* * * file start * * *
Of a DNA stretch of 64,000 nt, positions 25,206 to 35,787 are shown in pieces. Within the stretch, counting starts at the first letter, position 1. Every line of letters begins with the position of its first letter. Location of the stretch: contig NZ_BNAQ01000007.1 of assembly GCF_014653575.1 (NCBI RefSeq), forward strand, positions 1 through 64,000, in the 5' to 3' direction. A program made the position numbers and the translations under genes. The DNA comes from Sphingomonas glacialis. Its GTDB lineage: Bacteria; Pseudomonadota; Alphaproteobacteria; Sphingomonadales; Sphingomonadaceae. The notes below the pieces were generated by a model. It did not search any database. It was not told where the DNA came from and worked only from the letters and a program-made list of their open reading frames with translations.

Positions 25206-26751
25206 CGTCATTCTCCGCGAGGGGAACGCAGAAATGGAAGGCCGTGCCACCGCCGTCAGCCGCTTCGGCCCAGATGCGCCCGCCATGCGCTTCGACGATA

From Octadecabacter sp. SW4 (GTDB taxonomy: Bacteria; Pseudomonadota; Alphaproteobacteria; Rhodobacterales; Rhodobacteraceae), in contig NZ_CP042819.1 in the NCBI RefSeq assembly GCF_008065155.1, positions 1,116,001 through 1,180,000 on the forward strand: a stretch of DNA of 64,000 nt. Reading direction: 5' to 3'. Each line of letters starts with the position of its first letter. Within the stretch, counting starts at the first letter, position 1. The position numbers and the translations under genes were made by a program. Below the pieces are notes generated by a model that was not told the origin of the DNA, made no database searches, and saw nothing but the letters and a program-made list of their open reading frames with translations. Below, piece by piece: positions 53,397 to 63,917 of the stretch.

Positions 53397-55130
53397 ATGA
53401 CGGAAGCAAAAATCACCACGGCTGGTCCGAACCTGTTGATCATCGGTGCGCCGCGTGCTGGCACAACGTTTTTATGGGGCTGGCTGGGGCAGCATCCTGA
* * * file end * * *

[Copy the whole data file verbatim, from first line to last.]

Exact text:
Of a DNA stretch of 64,000 nt, positions 25,206 to 35,787 are shown in pieces. Within the stretch, counting starts at the first letter, position 1. Every line of letters begins with the position of its first letter. Location of the stretch: contig NZ_BNAQ01000007.1 of assembly GCF_014653575.1 (NCBI RefSeq), forward strand, positions 1 through 64,000, in the 5' to 3' direction. A program made the position numbers and the translations under genes. The DNA comes from Sphingomonas glacialis. Its GTDB lineage: Bacteria; Pseudomonadota; Alphaproteobacteria; Sphingomonadales; Sphingomonadaceae. The notes below the pieces were generated by a model. It did not search any database. It was not told where the DNA came from and worked only from the letters and a program-made list of their open reading frames with translations.

Positions 25206-26751
25206 CGTCATTCTCCGCGAGGGGAACGCAGAAATGGAAGGCCGTGCCACCGCCGTCAGCCGCTTCGGCCCAGATGCGCCCGCCATGCGCTTCGACGATA

From Octadecabacter sp. SW4 (GTDB taxonomy: Bacteria; Pseudomonadota; Alphaproteobacteria; Rhodobacterales; Rhodobacteraceae), in contig NZ_CP042819.1 in the NCBI RefSeq assembly GCF_008065155.1, positions 1,116,001 through 1,180,000 on the forward strand: a stretch of DNA of 64,000 nt. Reading direction: 5' to 3'. Each line of letters starts with the position of its first letter. Within the stretch, counting starts at the first letter, position 1. The position numbers and the translations under genes were made by a program. Below the pieces are notes generated by a model that was not told the origin of the DNA, made no database searches, and saw nothing but the letters and a program-made list of their open reading frames with translations. Below, piece by piece: positions 53,397 to 63,917 of the stretch.

Positions 53397-55130
53397 ATGA
53401 CGGAAGCAAAAATCACCACGGCTGGTCCGAACCTGTTGATCATCGGTGCGCCGCGTGCTGGCACAACGTTTTTATGGGGCTGGCTGGGGCAGCATCCTGA